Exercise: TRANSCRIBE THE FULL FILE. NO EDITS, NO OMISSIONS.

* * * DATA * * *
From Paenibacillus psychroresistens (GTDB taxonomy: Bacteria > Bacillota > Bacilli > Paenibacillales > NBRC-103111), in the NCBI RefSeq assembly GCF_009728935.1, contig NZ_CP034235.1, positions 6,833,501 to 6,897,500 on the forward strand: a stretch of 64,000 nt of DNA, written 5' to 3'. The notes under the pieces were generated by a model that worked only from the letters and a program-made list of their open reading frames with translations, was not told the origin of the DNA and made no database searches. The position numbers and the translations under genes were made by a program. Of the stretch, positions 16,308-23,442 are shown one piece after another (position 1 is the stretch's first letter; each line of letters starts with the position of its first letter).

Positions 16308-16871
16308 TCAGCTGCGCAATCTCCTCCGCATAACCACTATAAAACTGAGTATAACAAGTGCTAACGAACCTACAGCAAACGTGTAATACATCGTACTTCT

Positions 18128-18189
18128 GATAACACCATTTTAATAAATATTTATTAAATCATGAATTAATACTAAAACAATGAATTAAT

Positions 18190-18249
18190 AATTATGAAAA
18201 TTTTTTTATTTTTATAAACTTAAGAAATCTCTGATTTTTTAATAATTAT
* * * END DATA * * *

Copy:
From Paenibacillus psychroresistens (GTDB taxonomy: Bacteria > Bacillota > Bacilli > Paenibacillales > NBRC-103111), in the NCBI RefSeq assembly GCF_009728935.1, contig NZ_CP034235.1, positions 6,833,501 to 6,897,500 on the forward strand: a stretch of 64,000 nt of DNA, written 5' to 3'. The notes under the pieces were generated by a model that worked only from the letters and a program-made list of their open reading frames with translations, was not told the origin of the DNA and made no database searches. The position numbers and the translations under genes were made by a program. Of the stretch, positions 16,308-23,442 are shown one piece after another (position 1 is the stretch's first letter; each line of letters starts with the position of its first letter).

Positions 16308-16871
16308 TCAGCTGCGCAATCTCCTCCGCATAACCACTATAAAACTGAGTATAACAAGTGCTAACGAACCTACAGCAAACGTGTAATACATCGTACTTCT

Positions 18128-18189
18128 GATAACACCATTTTAATAAATATTTATTAAATCATGAATTAATACTAAAACAATGAATTAAT

Positions 18190-18249
18190 AATTATGAAAA
18201 TTTTTTTATTTTTATAAACTTAAGAAATCTCTGATTTTTTAATAATTAT